I almost killed Darrell Royal. The first time I met the legendary coach, who passed away Tuesday night at the age of 88, I was backing up from the bar at La Zona Rosa about 10 years ago. Coach Royal was behind me. I didn't see him, I swear, but I nearly knocked him to the ground — probably would have if he hadn't caught the arm of friend. Yes, probably not a deadly act, but frightening given his fragility, even then.
I immediately apologized profusely and tried hard to get far away as quickly as I could. Royal looked at me and said "It's ok son, I've been hit harder." It was then that I learned how a great man becomes a legend.
Football is still the first thing you think of when the words "Darrell Royal" enter your ears, but to simply call him a football icon is to sell Darrell Royal short. He was an advisor, a teacher, a poet; he and his wife Edith together were some of Austin's great philanthropists; his support for Texas music — especially the songwriters — helped make Austin the Live Music Capital of the World, and was nearly as legendary in those circles as his football.
And his football was the stuff of legends. Besides being known as the hardest working coach and the man who brought the wishbone offense to college football, he was also known as the consummate sportsman. A few accomplishments:
- All-American quarterback for Oklahoma
- The Texas Longhorns all-time winningest coach with a 167-47-5 record from 1957-76
- 20 consecutive winning seasons (he never had a losing season)
- Three National Championships
- 11 Southwest Conference titles
- Six-time Coach of the Year
- Induction into the Oklahoma Sports Hall of Fame
- Induction into the College Football Hall of Fame
Royal became my idol the first time I stepped foot into Texas Memorial Stadium in 1979. He was just three years out of coaching and athletic director at the time. The stadium did not yet carry his name.
Texas football had been good before Royal entered the scene in 1956. Good, but not great. Texas had never won a national championship, unlike arch rivals Texas A&M and Oklahoma, even TCU. Royal had been an All-American quarterback at Oklahoma and spent a couple years coaching at Mississippi State and Washington, but when Dana X. Bible, Texas pre-Royal legendary coach, called in 1957, Royal, the Oklahoma Sooner All-American, became a Longhorn.
His first season built the foundation for his legend. He took a 1956 1-9 team and immediately turned it into a 1957 6-3-1 team, taking the Longhorns to the Sugar Bowl. In 1963, Texas won its first of Royal's three National Championships.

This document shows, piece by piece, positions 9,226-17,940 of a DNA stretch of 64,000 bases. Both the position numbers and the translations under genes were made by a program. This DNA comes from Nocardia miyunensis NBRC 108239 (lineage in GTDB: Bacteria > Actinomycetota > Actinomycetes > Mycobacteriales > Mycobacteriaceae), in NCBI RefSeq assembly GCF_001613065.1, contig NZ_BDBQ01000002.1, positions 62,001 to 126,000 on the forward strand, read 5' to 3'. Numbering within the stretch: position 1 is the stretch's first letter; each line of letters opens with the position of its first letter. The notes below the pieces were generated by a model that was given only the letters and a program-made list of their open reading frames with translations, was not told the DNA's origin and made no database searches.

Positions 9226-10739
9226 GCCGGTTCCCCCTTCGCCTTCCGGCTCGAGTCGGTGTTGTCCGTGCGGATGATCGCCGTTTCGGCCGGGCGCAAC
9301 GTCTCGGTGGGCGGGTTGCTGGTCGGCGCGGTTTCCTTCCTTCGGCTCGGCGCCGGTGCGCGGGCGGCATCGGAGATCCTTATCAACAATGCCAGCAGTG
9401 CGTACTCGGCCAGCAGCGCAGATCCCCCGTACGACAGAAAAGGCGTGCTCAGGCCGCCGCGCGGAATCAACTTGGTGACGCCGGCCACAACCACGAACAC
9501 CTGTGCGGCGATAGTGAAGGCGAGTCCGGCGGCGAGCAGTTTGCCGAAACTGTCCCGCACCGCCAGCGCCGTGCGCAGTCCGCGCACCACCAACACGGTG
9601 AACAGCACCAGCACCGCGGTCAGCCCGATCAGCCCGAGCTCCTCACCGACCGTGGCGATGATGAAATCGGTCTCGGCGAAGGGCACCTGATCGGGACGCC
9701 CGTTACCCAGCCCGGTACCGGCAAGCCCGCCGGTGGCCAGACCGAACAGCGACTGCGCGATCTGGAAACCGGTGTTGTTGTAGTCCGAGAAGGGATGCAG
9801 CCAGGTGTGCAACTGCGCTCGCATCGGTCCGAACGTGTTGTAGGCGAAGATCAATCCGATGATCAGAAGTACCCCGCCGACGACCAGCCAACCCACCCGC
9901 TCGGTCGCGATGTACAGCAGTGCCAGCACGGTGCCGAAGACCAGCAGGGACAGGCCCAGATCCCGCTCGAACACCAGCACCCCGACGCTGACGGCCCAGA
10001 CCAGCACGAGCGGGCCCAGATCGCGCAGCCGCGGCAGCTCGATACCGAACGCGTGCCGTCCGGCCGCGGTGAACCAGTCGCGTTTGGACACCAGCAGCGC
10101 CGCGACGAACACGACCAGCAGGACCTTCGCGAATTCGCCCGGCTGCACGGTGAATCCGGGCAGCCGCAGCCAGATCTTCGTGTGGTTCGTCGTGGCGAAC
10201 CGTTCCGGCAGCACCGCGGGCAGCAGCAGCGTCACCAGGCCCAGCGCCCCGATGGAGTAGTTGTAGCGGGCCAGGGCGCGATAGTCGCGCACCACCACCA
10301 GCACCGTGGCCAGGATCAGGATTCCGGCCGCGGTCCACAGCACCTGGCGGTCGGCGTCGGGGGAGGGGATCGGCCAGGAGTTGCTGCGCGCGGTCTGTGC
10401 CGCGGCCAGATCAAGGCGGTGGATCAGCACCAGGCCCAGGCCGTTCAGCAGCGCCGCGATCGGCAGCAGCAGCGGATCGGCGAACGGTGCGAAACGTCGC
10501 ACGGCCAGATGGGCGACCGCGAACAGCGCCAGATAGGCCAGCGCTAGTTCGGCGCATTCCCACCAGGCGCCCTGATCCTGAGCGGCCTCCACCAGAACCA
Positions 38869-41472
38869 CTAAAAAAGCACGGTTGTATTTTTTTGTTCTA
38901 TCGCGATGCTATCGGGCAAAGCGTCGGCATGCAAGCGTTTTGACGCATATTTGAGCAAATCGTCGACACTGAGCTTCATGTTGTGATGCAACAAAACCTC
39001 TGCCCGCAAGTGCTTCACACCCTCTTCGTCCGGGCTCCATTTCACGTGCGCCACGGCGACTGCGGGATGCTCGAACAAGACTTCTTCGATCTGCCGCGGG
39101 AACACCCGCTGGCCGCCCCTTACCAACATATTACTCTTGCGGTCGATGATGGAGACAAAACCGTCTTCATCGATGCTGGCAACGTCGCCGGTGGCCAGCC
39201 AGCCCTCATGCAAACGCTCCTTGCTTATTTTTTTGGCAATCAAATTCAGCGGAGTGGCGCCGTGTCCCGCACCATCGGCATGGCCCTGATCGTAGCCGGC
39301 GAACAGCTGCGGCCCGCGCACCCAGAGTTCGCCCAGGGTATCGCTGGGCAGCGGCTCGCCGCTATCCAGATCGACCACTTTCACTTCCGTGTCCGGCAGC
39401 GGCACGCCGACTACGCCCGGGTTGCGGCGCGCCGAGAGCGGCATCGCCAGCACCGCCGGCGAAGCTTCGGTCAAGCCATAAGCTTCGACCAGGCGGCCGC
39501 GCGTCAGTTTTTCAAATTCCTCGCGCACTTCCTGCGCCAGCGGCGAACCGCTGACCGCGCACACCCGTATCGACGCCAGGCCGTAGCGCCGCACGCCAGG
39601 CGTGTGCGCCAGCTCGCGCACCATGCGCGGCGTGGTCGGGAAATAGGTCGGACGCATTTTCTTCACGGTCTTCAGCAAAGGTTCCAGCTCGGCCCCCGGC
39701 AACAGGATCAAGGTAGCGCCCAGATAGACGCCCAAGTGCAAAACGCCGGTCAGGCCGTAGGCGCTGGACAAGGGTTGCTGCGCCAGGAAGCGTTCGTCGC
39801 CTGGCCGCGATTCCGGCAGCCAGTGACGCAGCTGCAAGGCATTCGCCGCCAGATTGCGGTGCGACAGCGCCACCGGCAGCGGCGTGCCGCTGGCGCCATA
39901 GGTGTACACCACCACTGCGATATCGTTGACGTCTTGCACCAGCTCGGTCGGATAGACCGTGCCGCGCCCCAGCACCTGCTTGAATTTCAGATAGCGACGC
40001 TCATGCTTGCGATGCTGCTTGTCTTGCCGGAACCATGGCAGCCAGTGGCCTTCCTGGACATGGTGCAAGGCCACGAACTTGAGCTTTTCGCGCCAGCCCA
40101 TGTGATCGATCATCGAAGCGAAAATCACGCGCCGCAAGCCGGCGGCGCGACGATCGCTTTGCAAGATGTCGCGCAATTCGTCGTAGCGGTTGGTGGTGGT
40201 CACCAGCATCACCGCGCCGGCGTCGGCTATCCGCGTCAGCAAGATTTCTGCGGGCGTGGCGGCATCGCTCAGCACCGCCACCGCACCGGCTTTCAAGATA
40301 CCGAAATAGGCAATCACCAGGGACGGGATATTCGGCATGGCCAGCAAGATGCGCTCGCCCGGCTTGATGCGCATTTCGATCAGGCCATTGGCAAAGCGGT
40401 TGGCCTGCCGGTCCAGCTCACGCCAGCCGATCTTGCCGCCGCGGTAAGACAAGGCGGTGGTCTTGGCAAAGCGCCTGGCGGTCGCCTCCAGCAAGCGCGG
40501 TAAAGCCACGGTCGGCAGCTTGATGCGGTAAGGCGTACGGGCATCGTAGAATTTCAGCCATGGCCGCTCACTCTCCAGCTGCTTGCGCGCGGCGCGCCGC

Football, and wife Edith, may have been Royal's first loves, but he cheated on them a lot with music. Royal loved Texas music and especially supported the Texas songwriter. His football work ethic gave him an understanding of the musician's passion.
Royal once said "I have always thought the mark of a man is how he treats people who can never do anything for him." He saw the best in people, often overlooking their foibles. That was never more true than with his friend Willie Nelson.
They first met over 60 years ago before either was a household name, but they became best friends. The friendship started with the music of course. Royal loved the lyrics which is why he loved the songwriters. Whenever I saw Darrell Royal out and about, he was there for music.
Darrell Royal is the standard upon which all Texas coaches are measured. It's an impossible standard to equal of course.
When Royal left coaching, Texas hired Fred Akers as head coach. Fred Akers was criticized as not one of "Royal's guys," and despite taking Texas to the threshold of two national championships, it took only the 1986 losing season — the first since Royal had arrived in 1957 — for Akers to be out and David McWilliams, one of "Royal's guys," to be in. Texas football wandered in the desert until Royal entered the hiring committee again and brought Mack Brown to Texas.
In 1996 the University of Texas added Royal's name to Texas Memorial Stadium. There is no other person now or in the future of Longhorn football who will ever deserve it more. "He is Texas football," Mack Brown once said of Royal.
"He put us on the map. He's our trademark. He's one of those handful of guys who've done more for college football than college football did for him."
Darrell Royal did a lot for a lot of people. His work may have revolved around football, but the man made better people of anyone he met, and he made Austin a better place.
A year ago, the Royals created the Darrell K Royal Research Fund for Alzheimer's Disease. Donations can still be given to that fund.